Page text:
Thursday, April 25, 2013

More on the Possible Depreciative Use of 'Lord' in the Heretical Tradition

The question of how and why Tertullian references Luke 18:18 as praeceptor optime. (Adv Marc 4.36) Wherever praeceptor is cited in the Vulgate it is a translation of the Greek epistata (always in the vocative and, except in 17.13, only used by the disciples.  Only Luke uses ἐπιστάτης which is interesting.  But this becomes even more so when we uncover that Tertullian had a text of Luke that read praeceptor/epistata for Luke 18:18.  It is well established that Tertullian uses a gospel text that is not quite canonical Luke to criticize Marcion.  I have always felt that this is owing to his employing an earlier source which he ammended in places as is his habit (compare Tertullian's use of Irenaeus's lecture against the Valentinians.  It is a very loose translation which has become modified and edited in the process of translation .

Once - and if - we establish that praeceptor as an actual textual variant (something that I think must be conceded) the question becomes (as with all anti-Marcionite citations) is this (1) a reading from the Marcionite text (presumably ἐπιστάτα) and rendering into Latin as praeceptor either by means of Tertullian's source or by Tertullian himself, (2) Tertullian's source for Book Four (and thus a Latin translation of ἐπιστάτα as it appeared in that text), (3) Tertullian using a Greek text of Luke which read ἐπιστάτα and his translation of that reading into Latin, or (4) a Latin version of Luke used by Tertullian against Marcion? Not all these possibilities are mutually exclusive. Both the Marcionite text and the early (lost? variant?) Catholic text of Luke 18:18 might have both shared the same reading.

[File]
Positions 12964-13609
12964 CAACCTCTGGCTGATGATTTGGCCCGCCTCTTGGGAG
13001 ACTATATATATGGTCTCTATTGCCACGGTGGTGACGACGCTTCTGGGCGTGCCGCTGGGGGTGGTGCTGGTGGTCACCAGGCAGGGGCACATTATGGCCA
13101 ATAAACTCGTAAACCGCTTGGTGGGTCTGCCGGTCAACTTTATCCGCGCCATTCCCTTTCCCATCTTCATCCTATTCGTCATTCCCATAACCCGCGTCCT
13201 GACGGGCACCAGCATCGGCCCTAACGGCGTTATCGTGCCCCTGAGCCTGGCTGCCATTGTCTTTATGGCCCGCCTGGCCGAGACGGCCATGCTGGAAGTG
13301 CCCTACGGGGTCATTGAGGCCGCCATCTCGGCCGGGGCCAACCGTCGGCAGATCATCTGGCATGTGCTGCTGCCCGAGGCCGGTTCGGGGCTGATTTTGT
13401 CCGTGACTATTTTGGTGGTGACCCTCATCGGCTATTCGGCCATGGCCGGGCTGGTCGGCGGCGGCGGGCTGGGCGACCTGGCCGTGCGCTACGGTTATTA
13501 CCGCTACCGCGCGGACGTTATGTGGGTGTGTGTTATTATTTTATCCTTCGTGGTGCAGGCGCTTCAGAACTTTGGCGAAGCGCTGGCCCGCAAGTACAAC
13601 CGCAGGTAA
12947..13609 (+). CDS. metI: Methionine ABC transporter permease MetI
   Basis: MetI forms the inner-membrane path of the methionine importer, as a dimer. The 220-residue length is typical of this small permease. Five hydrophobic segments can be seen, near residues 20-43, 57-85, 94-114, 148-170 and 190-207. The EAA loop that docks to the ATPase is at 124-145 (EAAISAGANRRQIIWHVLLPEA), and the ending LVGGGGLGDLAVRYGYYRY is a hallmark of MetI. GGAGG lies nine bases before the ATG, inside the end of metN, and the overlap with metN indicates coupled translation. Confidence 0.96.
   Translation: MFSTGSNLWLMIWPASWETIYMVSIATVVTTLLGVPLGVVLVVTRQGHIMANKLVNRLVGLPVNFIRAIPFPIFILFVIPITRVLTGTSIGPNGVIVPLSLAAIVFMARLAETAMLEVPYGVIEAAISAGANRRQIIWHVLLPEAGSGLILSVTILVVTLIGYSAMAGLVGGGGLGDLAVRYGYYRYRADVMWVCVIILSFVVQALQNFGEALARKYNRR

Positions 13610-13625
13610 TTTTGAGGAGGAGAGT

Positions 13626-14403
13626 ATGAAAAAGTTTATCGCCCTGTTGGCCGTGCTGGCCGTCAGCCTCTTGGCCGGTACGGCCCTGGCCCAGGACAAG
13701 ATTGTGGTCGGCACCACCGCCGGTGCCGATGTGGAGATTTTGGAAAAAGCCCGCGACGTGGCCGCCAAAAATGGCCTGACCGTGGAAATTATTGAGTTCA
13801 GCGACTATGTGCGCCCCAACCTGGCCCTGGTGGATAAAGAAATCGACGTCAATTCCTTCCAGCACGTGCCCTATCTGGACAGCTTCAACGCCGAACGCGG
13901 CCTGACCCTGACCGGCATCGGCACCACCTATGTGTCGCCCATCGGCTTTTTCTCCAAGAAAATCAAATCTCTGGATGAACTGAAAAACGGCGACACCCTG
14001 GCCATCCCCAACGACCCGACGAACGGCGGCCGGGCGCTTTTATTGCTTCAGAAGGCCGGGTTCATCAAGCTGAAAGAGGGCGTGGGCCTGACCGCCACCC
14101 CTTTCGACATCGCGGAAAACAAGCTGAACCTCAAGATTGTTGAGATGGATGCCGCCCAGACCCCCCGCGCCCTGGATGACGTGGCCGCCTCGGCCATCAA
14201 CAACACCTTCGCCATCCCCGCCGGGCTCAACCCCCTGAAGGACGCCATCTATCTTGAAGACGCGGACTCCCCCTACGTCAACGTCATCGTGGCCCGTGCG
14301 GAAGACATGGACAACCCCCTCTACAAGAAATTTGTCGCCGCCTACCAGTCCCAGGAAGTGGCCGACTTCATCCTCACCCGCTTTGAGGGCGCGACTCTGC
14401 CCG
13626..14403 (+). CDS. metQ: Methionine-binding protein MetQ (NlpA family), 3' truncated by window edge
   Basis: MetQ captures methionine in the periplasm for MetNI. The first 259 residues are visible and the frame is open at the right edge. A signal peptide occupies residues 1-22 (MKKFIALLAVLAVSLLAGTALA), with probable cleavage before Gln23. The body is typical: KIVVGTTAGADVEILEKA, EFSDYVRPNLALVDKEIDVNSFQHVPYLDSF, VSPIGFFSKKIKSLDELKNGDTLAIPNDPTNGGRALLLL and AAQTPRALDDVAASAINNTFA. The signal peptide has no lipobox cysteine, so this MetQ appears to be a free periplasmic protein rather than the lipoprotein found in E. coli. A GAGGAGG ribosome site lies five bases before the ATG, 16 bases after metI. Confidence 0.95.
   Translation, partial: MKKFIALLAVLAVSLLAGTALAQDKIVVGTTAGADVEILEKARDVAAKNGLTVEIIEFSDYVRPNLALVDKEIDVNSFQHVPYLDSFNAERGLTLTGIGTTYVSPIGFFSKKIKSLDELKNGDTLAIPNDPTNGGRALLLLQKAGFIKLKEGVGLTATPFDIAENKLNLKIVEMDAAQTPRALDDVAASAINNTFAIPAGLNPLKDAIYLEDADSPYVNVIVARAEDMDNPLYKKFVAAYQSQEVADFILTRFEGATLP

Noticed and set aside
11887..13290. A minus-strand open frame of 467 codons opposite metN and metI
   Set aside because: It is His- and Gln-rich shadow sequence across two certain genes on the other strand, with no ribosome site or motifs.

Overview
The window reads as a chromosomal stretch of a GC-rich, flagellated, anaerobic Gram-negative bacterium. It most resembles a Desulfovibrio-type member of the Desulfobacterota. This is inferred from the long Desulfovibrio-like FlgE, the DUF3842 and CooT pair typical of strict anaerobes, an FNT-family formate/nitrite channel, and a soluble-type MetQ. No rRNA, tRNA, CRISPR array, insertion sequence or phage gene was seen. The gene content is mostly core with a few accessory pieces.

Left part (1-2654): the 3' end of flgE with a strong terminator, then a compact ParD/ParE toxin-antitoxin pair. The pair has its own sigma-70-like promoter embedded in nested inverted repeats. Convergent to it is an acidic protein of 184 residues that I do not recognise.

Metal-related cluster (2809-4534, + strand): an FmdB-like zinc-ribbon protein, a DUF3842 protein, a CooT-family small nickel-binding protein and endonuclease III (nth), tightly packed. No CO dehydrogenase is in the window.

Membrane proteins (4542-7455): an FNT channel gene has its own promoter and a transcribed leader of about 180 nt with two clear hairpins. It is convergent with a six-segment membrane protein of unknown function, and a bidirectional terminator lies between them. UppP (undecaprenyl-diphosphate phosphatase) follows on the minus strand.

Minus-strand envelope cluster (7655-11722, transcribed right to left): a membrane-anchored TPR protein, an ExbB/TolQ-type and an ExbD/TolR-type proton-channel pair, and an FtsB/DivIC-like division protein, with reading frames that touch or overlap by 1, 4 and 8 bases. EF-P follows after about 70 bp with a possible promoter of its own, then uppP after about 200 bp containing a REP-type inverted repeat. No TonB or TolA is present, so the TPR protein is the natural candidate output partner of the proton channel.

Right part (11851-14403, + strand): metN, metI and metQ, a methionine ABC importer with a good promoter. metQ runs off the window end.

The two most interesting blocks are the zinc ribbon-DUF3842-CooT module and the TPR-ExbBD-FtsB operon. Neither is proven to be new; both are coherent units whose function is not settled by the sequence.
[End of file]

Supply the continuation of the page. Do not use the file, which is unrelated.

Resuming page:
My hunch however is that epistata is a correction of the depreciative use of kurie in the Marcionite gospel.  When you think of it - how could Marcion have allowed Jesus to be called by the very name appropriated already by the Jewish god?  In Luke 18:18 then it is my hunch that the rich man comes up to him and mis-identifies Jesus as 'the Good Lord' - a point which Jesus beats back with 'no one is good but God the Father.'   This has been softened with the use of epistata/praeceptor in Tertullian's gospel or that of his source.  Nevertheless it is interesting that even this reading gave way to the corrected understanding of didaskale/magister.  Why so?  I think that this reflects the Church becoming an ecclessiastical body which had a firm order of rank.  The magister/didaskale relationship between Jesus and his followers becomes the relationship between the apostles and the church. 

There is a sense in Tertullian's criticism of Marcion that his church did not reinforce this understanding.  Jesus was the kind god, so kind and weak that all church discipline has been 'lost.'  That this 'discipline' was never there to begin with never even occurs to Tertullian. 

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